3. McBride recounted this visit in his Matisse (New York: Knopf, 1930). Cited by Alfred Barr, Matisse: His Art And His Public (New York: Museum of Modern Art, 1951): 139-140.

4. Ambroise Vollard, Souvenirs d’un marchand tableaux (1937), second edition (Paris: A. Michel, 1938): 209. Cited by Jean-Claude Lebensztejn, “Une Source Oubliée de Cézanne,” in Études cézanniennes (Paris: Flammarion, 2006): 54.

5. I discuss this newly proposed photographic source in my The Pinup and the Primitive: Eros and Africa in the Sculpture of Henri Matisse (1906-1909). (Ph.D. dissertation: Institute of Fine Arts, New York University, 2007).

6. “Drawing is like an expressive gesture, but it has the advantage of permanency. A drawing is a sculpture, but it has the advantage that it can be viewed closely enough for one to detect suggestions of form that must be much more definitely expressed in a sculpture which must carry from a distance.” From “Matisse Speaks to his Students, 1908: Notes by Sarah Stein.” Reprinted in Barr (1951): 551.

7. According to Sarah Stein’s 1908 notes, recording remarks made by Matisse in the early days of his Academy, he counseled his students: “the joint is better when exaggerated than when under expressed. Above all, one must be careful not to cut the limb at the joints, but to have the joints as inherent part of the limb. The neck must be heavy enough to support the head (in the case of a Negro statue where the head was large and the neck slender the chin was resting upon the hands, which give additional support to the head).” Sarah Stein’s notes are cited in Barr (1951): 551. I believe the “Negro statue” described here in Stein’s notes may very likely be one of the two D’mba figures from Guinea, because of the relative thinness of the neck. For this reason, we may be able to secure a 1908 acquisition to the pair. However, since the object described in Stein’s notes could also plausibly be the Vili figure, it is difficult to say with certainty. The photographs of these D’mba sculptures are from the Matisse Archives in Paris. They also appear in a photograph alongside other objects in Matisse’s collection, in the Hôtel Régina, Nice, reproduced in 'Primitivism' (1984): 237.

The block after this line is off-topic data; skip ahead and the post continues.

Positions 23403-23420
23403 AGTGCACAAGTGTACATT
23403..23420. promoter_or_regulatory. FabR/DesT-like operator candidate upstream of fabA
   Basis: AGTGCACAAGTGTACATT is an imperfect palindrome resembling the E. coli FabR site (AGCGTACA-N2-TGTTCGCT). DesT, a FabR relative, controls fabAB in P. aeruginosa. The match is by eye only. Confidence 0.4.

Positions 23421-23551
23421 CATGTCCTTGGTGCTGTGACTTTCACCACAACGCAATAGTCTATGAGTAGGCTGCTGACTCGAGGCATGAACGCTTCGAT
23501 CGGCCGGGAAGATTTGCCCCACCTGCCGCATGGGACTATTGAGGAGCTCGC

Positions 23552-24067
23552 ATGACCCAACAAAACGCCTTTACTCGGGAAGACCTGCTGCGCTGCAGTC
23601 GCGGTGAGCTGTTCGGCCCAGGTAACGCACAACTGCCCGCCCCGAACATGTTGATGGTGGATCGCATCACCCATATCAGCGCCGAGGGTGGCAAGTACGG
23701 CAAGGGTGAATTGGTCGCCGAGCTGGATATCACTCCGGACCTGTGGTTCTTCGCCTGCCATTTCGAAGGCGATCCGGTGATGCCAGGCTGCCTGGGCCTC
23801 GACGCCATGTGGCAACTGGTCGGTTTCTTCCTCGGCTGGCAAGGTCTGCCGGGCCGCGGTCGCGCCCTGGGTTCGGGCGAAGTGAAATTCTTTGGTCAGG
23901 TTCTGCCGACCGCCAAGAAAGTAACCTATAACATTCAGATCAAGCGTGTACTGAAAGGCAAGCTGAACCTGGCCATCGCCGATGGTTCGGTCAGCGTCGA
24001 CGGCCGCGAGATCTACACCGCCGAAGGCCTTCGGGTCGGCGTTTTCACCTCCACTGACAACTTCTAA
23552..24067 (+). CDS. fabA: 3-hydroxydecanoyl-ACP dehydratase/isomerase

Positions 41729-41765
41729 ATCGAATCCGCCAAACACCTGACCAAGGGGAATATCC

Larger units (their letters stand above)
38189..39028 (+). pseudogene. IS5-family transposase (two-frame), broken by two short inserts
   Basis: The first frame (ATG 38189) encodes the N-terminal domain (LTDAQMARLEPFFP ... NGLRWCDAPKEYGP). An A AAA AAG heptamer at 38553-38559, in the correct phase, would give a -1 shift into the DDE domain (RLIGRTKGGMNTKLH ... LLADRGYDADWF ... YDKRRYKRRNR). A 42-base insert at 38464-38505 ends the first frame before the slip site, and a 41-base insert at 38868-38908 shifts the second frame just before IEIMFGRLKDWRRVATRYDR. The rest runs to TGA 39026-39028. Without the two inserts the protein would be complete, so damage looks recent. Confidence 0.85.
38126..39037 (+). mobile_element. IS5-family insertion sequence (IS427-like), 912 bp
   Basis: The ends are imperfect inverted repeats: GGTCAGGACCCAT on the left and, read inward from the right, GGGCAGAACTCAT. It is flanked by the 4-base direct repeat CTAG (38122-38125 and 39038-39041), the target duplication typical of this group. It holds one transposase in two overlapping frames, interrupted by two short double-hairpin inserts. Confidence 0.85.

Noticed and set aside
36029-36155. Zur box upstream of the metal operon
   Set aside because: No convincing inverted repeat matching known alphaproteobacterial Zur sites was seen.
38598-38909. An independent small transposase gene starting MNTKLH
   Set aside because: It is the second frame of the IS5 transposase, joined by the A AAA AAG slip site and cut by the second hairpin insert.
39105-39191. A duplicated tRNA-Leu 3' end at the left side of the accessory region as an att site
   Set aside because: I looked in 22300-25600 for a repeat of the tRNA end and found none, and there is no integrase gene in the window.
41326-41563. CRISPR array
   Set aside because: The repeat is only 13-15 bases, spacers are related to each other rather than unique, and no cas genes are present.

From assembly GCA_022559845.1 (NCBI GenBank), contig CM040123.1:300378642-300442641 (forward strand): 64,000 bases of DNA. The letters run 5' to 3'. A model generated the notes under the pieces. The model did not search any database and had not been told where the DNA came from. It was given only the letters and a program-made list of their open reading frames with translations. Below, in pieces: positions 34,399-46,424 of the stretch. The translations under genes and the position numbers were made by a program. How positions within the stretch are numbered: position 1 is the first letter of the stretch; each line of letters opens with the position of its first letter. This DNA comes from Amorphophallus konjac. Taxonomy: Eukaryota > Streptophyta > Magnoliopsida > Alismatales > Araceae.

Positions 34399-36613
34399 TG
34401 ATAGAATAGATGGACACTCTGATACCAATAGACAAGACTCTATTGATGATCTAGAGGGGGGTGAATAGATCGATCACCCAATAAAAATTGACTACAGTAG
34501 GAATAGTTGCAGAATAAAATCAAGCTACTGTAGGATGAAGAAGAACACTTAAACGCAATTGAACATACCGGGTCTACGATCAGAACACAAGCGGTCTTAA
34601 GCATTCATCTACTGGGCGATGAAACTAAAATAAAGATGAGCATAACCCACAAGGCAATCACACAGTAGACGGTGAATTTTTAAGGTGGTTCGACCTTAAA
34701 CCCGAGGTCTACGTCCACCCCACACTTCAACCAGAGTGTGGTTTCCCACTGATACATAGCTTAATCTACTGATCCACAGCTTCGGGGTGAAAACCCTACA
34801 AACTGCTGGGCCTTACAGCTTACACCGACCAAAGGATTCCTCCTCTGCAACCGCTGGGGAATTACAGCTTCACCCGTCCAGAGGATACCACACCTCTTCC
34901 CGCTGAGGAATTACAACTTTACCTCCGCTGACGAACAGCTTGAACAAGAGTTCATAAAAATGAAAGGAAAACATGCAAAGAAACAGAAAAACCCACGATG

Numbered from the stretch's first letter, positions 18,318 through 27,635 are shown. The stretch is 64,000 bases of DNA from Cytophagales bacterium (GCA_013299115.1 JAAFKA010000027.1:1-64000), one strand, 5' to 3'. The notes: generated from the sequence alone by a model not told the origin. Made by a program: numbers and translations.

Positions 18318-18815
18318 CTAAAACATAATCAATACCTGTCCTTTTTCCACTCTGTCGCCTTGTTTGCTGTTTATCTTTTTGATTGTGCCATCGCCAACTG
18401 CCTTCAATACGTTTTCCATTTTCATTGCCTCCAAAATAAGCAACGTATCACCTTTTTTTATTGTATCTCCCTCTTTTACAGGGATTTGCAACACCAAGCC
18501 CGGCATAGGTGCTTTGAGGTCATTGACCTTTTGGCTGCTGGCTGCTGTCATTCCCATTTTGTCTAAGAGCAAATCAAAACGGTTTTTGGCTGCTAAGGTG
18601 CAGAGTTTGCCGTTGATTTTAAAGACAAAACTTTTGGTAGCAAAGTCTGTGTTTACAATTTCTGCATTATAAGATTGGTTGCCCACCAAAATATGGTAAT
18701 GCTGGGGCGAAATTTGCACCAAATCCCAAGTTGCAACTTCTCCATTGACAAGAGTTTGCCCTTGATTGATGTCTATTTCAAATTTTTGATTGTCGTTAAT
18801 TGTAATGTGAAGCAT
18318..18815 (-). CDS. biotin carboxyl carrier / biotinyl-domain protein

8. Jean Laude, La Peinture Francaise (1905-1914) et l’art nègre (Paris: Éditions Klincksieck, 1968). Jack Flam, “Matisse and the Fauves,” in “Primitivism” in 20th-Century Art: Affinity of the Tribal and the Modern, exh. cat. (New York: Museum of Modern Art, 1984): 211-239.

9. J. Sacs, “Enric Matisse,” Vell i nou (November 1, 1919). Jack Flam, Matisse on Art, Revised Edition (Berkeley: University of California Press, 1995): 56-60. For Picasso's infamous response to Fels—“Negro art? Never heard of it!”—published in the journal Action in 1920, see Flam and Miriam Deutch, eds., Primitivism and Twentieth-Century Art: A Documentary History (Berkeley: University of California Press, 2003): 131.

10. The critical challenges to which I refer include James Clifford, The Predicament of Culture: Twentieth-Century Ethnography, Literature, and Art (Cambridge: Harvard University Press, 1988); Hal Foster, "The “Primitive Unconscious of Modern Art" October 34 (Fall 1985): 45-70; Thomas McEvilley, “Doctor, Lawyer, Indian Chief,” Artforum 23 (November 1984): 54-60.

11. See, for example, Margaret Werth’s chapter on Matisse in her The Joy of Life: The Idyllic in French Art, circa 1900 (Berkeley: University of California Press, 2002), and John Elderfield, Pleasuring Painting: Matisse’s Feminine Representations (New York: Thames and Hudson, 1995).

12. Bois, Matisse and Picasso, exh cat. (Paris: Flammarion, 1998): 67.